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Old 10-08-2008, 12:26 PM   #8 (permalink)
Master EcoModder
wagonman76's Avatar
Join Date: Jun 2008
Location: Northwest Lower Michigan
Posts: 1,006

Red Car - '89 Chevrolet Celebrity CL 4 door
Team Chevy
90 day: 36.47 mpg (US)

Winter Wagon - '89 Pontiac 6000 LE Wagon
90 day: 28.26 mpg (US)
Thanks: 8
Thanked 17 Times in 16 Posts
one thing is that any air that enters the engine bay trough the grill will also have to exit somewhere. the opening at the bottom of the engine may serve as a very crude exit duct wich, when blocked could cause the airflow to exit elsewhere where it might cause a disruption in the airflow underneath and around the car.
This could be true. Behind the grille openings in the valence is wide open underneath for like 16 inches. The engine and transaxle combo take up most of the rest of the space back to the firewall. So the air coming through the bottom part of the radiator (the top is blocked with my homemade solid grille) would most likely go down under the car. The transverse V6 would help too, since it is much wider at the top than the bottom, guiding the air down and under the car. With the bellypan, who knows where it goes.

it's also possible that it restricts the airflow to your engine, creating pumping losses, or cause it to ingest hotter air wich depending on how your engine management reacts could also cause worse FE.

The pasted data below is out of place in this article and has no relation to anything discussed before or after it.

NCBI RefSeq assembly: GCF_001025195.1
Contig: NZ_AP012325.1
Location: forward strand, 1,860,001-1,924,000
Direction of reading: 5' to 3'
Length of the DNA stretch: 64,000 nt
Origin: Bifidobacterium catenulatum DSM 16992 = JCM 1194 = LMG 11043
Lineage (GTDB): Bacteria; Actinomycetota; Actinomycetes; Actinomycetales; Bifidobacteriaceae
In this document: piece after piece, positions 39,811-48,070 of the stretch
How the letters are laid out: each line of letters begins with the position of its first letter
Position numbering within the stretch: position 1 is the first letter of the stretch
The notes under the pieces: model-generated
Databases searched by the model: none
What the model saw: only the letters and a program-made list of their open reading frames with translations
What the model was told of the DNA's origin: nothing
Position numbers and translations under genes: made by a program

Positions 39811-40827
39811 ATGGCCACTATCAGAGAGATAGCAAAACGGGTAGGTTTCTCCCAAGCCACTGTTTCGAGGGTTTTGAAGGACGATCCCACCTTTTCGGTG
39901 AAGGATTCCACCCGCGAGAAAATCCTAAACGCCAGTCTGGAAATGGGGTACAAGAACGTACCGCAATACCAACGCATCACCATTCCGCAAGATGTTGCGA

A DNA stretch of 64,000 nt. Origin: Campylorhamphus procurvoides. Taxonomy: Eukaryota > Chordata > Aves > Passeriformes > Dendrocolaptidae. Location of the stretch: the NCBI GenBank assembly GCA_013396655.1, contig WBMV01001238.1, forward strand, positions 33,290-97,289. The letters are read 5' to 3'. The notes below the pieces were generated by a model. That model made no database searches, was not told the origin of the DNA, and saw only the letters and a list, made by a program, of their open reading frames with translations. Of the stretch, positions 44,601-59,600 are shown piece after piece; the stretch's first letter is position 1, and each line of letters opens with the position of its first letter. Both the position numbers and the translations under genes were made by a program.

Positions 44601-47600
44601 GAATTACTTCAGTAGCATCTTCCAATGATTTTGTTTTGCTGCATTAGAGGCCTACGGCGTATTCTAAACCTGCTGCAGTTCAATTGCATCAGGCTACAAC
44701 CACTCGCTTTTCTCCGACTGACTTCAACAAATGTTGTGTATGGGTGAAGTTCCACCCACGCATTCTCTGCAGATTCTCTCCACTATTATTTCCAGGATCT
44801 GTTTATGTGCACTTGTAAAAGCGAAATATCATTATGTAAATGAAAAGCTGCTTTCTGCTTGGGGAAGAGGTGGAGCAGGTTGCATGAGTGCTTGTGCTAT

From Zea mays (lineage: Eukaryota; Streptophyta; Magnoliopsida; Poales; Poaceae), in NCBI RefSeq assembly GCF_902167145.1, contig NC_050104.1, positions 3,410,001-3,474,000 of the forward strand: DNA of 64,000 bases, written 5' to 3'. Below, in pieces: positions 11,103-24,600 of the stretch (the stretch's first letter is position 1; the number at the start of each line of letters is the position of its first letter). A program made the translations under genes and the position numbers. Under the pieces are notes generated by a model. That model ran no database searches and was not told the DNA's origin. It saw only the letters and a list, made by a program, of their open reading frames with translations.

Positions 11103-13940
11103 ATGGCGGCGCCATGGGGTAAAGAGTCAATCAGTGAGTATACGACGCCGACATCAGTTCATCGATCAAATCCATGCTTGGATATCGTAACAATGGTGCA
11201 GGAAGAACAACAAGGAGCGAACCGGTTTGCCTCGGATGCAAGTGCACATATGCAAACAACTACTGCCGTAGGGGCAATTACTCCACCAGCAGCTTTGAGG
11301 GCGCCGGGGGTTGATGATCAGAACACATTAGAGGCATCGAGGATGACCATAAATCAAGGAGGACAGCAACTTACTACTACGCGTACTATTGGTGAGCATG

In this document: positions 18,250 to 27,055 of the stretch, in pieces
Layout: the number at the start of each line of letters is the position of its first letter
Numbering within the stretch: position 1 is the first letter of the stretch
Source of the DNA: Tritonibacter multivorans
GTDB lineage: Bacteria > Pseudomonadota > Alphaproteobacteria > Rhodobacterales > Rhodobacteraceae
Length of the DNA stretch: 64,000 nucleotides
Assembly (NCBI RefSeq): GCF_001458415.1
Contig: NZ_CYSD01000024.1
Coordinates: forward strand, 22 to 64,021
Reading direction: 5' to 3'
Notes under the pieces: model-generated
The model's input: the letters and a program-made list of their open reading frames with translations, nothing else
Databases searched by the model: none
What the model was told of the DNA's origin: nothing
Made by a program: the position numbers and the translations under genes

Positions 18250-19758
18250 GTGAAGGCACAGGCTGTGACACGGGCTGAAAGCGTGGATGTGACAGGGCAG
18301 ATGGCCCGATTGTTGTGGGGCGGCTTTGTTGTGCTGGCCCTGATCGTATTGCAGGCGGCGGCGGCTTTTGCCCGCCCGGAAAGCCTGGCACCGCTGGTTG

Definitely possible. The air intake is behind the drivers side headlight. The air normally would normally be drawn straight up from the bottom, but with the bellypan, it would have to take a more roundabout way and would probably be warmer. I didnt notice much of a difference in my temperature gauge, could have been slightly higher but if so then just a sliver.

on the other hand if the underside of your car beyond the bellypan causes enough flow restriction this may undo any benefits from the bellypan.
The engine and transaxle are close to the firewall, and the floorpan is pretty smooth, but the solid beam rear axle probably screws up the airflow pretty well. I would probably need to take a big sheet of rubber and fasten it to the floorpan and to the rear bumper, draping it under the rear axle with enough room to stretch as needed. But then theres the exhaust too.

were a dam when proppery sized could reduce underbody airflow slightly.
The level of the airdam is a bit below the engine cradle, which is the lowest part, so it probably keeps more air from under the car, where the bellypan was stretched from the valence to the cradle and helped direct air under the car.

Winter daily driver, parked most days right now

Summer daily driver
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